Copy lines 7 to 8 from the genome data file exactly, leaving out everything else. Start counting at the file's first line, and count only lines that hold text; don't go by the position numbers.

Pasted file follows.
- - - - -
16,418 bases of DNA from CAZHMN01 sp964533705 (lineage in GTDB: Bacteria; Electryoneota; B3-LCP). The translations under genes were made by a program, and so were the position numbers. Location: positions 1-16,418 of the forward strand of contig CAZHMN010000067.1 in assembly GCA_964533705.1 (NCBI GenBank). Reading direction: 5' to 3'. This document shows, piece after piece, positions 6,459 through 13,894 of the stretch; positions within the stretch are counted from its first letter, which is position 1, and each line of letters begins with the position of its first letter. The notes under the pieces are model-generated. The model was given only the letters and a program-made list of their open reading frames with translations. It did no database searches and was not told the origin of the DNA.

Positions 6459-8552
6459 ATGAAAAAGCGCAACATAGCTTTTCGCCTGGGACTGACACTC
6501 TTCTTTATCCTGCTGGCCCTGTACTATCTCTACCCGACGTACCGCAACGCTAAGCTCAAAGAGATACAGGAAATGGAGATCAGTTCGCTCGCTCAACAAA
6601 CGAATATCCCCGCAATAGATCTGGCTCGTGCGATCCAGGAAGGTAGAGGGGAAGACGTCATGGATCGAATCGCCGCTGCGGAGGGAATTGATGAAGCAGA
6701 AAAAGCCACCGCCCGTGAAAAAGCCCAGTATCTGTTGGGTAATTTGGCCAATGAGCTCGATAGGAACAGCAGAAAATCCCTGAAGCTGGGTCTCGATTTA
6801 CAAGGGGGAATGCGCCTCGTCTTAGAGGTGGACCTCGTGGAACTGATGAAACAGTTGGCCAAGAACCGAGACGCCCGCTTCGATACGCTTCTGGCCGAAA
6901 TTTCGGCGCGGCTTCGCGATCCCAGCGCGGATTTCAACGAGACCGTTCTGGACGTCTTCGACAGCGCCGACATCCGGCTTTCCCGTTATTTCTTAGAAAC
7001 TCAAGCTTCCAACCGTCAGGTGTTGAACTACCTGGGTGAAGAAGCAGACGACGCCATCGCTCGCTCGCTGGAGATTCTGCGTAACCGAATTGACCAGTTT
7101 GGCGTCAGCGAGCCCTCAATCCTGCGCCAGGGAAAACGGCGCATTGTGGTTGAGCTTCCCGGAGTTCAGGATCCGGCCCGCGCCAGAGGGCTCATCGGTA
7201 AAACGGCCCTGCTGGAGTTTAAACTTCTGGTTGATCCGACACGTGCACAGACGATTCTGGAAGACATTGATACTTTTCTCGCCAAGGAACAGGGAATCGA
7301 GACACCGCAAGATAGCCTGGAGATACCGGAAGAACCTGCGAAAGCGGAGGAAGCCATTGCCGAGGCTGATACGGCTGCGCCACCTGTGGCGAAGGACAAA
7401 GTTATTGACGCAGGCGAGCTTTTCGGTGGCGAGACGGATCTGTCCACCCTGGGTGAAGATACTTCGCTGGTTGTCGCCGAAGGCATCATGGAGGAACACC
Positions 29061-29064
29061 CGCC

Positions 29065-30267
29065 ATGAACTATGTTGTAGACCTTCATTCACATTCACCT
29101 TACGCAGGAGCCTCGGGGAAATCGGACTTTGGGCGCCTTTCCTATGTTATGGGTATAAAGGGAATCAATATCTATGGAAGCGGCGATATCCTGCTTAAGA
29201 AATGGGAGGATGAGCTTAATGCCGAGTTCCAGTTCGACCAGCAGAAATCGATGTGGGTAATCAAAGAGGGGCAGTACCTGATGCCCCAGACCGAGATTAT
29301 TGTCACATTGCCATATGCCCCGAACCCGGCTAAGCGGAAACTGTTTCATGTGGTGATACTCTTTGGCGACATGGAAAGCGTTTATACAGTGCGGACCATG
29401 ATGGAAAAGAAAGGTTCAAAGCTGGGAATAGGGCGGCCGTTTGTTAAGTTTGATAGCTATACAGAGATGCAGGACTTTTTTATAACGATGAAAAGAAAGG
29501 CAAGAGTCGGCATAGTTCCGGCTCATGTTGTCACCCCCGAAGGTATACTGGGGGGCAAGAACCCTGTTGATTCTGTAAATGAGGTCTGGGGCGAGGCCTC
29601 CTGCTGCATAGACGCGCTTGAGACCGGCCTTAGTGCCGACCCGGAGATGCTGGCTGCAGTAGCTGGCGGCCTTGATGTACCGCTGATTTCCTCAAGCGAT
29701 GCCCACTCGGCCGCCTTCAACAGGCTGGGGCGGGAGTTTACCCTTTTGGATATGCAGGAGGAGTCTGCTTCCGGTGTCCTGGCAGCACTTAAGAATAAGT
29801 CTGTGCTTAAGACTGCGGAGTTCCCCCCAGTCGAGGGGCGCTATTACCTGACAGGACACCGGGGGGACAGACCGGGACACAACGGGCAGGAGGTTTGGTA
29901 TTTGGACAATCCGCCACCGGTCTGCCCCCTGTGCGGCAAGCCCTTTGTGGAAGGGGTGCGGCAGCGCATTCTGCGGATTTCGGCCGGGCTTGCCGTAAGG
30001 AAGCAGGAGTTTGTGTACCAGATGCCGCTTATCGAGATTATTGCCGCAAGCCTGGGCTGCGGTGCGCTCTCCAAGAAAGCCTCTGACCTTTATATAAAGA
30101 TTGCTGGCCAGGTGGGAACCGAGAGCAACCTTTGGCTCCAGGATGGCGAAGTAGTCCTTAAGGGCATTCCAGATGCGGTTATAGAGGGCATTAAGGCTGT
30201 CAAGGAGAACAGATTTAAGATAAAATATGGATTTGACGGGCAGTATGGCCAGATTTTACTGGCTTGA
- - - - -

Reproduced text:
6801 CAAGGGGGAATGCGCCTCGTCTTAGAGGTGGACCTCGTGGAACTGATGAAACAGTTGGCCAAGAACCGAGACGCCCGCTTCGATACGCTTCTGGCCGAAA
6901 TTTCGGCGCGGCTTCGCGATCCCAGCGCGGATTTCAACGAGACCGTTCTGGACGTCTTCGACAGCGCCGACATCCGGCTTTCCCGTTATTTCTTAGAAAC